The 21st Conference of Party (COP21) held in Paris at the end of 2015 has opened a new era for the joint response dealing with climate change globally, and built up a new mode of global climate governance, that is, “all Parties submit INDC – global stocktake – enhance effort of actions – all Parties resubmit INDC – finally achieve the ultimate objective of the Convention.” With 160 INDC reports (covering 188 Parties) that the UNFCCC Secretariat has currently received as research objects, this study classifies the mitigation targets of all Parties, and focuses on the systematic analysis of the financial demand, mitigation cost and priority investment areas for developing countries. The results are as follows: among 160 INDC reports, 122 reports clearly include the finance content; 64 reports propose specific amount of financial demand for the implementation of INDC; 31 reports pre-estimate domestic amount and financial demand for greenhouse gas mitigation in 2030, based on which they have calculated that the average mitigation cost for developing countries in 2030 would have reached up to US$22.3 per ton CO2 ; 28 Parties reclassify the financial demand for mitigation and adaptation areas, and reach the conclusion that the overall financial demand ratio for mitigation and adaptation is 1.4. Should the current mitigation commitments of the Parties from developed countries be used as benchmark, then in 2030 the total amount of financial demand for developing countries in response to climate change would have reached up to US$474 billion.
INDC ; Climate change ; Finance ; Mitigation
Finance has always been one of the focal issues in the negotiating process of United Nations Framework Convention on Climate Change (UNFCCC), and it is closely linked to mitigation, adaptation, technology transfer and capacity building. It is not only the core concern of developing countries, but also an important criteria to judge whether developed countries have effectively assumed the historical responsibility or not (Pan et al., 2013 ). Based on common but differentiated responsibilities and fair principles, UNFCCC requires Parties from developed countries to provide new and additional financial resources to Parties from developing countries, to support full or incremental cost occurred during UNFCCC implementation by Parties from developing countries. On the COP15 held in Copenhagen in 2009, developed countries proposed to quantify financing goals for the first time, promised to provide US$30 billion fast-start finance during 2010–2012, and to mobilize US$100 billion long-term finance per year from the beginning of 2020 for developing countries to cope with climate change. However, according to the reports of UNFCCC Secretariat and World Bank, global annual financial demand dealing with climate change would have reached up to US$170–600 billion during 2010–2030 (UNFCCC, 2007 and WB (World Bank), 2010 ), financing goals promised by developed countries cannot meet actual demand of developing countries, the global actions responding to climate change still face a huge financing gap.
On the COP21 held in Paris at the end of 2015, 196 Parties to the UNFCCC adopted the Paris Agreement (hereinafter referred to as Agreement), which made framework arrangement for the global actions on climate change after 2020. The Parties will advance the construction of global climate governance by submitting Intended Nationally Determined Contribution (in Adoption of the Paris Agreement, it is called as INDC; in Agreement, it is called as NDC). Although this bottom-up model will attract the Parties to participate in global actions on climate change in a balanced and equal way, the Parties have serious differences over the content of INDC. Parties from developing countries generally stress in INDC the financing obligation of developed countries, but developed countries confine contribution to mitigation, and evade their obligations under adaptation, finance and other issues, the guarantee role of international mitigation duty for obligation of financing has been minimal. Although Agreement finally retains textual expression of “developed country achieve the goal of jointly providing US$100 billion annually by 2020, and set a new collective quantified goal from a floor of US$100 billion per year prior to 2025”, it still fails to reach consensus on how developed countries share the financing responsibility in the future, nor did it plan a clear road-map to realize the annual financing goal of US$100 billion per year by 2020 (UNFCCC, 2015a ).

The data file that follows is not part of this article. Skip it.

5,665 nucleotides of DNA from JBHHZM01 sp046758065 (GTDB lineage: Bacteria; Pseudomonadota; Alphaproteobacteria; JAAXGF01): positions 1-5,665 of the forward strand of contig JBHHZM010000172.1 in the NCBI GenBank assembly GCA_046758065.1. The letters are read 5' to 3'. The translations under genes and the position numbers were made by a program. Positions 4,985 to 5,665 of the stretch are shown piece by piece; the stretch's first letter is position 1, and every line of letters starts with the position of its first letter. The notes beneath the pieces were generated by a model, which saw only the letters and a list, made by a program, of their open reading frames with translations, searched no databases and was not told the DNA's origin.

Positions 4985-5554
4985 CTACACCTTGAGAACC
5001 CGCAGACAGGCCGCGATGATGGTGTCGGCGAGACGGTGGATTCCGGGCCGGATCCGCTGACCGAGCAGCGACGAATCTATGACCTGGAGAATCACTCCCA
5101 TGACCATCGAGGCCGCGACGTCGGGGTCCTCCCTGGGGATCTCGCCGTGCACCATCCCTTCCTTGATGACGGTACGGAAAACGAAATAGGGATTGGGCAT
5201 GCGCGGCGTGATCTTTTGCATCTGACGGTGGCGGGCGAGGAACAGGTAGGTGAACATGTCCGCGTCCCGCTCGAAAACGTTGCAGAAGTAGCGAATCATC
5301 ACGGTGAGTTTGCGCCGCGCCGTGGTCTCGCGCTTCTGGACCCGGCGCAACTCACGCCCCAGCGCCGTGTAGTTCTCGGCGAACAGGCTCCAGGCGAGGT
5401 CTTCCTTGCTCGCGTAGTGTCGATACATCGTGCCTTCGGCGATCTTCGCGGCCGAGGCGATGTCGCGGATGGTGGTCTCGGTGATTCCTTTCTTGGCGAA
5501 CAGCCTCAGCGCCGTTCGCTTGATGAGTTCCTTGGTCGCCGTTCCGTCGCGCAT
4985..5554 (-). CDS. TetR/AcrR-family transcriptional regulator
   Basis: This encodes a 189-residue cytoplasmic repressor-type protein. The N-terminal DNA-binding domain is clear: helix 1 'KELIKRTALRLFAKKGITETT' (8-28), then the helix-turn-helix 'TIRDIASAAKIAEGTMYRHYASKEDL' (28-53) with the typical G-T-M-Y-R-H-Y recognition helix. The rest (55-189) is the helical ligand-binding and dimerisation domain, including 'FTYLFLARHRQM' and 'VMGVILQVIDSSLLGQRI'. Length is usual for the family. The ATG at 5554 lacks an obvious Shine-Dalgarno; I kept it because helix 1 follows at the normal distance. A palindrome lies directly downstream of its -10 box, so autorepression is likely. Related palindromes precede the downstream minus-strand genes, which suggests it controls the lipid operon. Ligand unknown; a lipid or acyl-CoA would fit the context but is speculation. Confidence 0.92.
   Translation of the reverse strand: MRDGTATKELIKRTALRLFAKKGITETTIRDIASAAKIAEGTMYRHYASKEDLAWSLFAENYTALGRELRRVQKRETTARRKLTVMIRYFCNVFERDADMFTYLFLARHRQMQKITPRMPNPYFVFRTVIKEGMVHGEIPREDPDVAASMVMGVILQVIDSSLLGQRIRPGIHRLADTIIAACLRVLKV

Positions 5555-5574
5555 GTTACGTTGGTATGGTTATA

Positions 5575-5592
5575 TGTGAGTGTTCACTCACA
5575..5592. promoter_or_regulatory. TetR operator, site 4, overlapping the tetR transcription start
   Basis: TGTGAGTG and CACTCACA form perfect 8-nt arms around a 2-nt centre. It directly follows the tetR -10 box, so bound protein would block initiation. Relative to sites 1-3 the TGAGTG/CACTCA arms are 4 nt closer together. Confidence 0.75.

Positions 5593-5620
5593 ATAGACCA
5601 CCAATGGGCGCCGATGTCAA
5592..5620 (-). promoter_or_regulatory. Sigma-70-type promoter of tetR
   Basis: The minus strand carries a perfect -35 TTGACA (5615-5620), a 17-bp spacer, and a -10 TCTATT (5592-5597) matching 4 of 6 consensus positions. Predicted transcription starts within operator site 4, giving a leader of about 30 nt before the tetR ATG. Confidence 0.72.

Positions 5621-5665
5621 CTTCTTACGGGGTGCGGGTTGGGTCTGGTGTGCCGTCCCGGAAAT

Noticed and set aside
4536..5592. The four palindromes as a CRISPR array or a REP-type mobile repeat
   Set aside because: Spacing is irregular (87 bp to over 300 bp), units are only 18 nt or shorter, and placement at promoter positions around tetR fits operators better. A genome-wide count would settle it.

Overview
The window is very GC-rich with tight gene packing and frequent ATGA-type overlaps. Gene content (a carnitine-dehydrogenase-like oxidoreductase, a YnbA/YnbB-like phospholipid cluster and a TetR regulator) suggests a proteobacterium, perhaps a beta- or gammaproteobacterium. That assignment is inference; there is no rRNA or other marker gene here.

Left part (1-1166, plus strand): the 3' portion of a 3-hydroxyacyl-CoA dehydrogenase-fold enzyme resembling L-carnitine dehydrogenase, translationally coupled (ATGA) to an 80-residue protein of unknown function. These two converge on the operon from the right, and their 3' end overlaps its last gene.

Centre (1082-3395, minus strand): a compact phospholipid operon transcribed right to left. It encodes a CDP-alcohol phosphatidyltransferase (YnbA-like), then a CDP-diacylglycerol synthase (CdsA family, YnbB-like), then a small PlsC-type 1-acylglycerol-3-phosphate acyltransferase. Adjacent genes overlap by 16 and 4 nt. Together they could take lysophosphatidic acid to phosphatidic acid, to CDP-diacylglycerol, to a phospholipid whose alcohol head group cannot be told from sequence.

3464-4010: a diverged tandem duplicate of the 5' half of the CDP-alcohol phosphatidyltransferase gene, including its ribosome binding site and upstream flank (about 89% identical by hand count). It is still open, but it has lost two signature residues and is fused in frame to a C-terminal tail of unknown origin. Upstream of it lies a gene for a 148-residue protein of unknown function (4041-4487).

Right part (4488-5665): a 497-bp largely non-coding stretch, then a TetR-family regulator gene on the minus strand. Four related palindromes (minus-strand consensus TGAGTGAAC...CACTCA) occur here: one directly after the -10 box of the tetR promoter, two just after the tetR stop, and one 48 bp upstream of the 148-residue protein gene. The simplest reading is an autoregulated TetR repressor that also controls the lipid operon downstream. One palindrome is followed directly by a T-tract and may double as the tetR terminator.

Given that INDC has become the main carrier for all countries to participate in international cooperation on climate change, this study is intended to take 160 INDC reports that the UNFCCC Secretariat has currently received as research objects, based on the classification of mitigation targets combining with geographic regions and political interest groups of all Parties, focus on the systematic analysis of the financial demand, mitigation cost and priority investment areas for developing countries, and then pre-estimate the total amount of financial demand for developing countries in 2030. As 2025 is upcoming, in response to the guidance of Agreement on finance, it is required to set a new financing goal in time for developed countries, externally to ensure the adequacy and predictability of climate finance, internally to avoid group differentiation of developing countries resulting from competition for limited financial resources. At the same time, developing countries can make full use of the organic links established by other countries among mitigation, adaptation activities and financial demand, constantly improve and coordinate the structure and content of INDC report in the future, in order to strengthen the transparency and comparability of financial demand, improve the fairness and scientificity of the argument in negotiation process, and provide a theoretical basis to consolidate the unified position of developing countries.
INDC cited herein were derived from information published on the UNFCCC website (UNFCCC, 2015b ). As of January 31, 2016, the UNFCCC Secretariat has received a total of 160 INDC reports, covering 188 Parties of UNFCCC (including a regional economic integration organization – European Union), accounting for 95.9% of the total number of Parties, and accounting for 99.1% of global greenhouse gas (GHG) emissions (WB, 2012 ).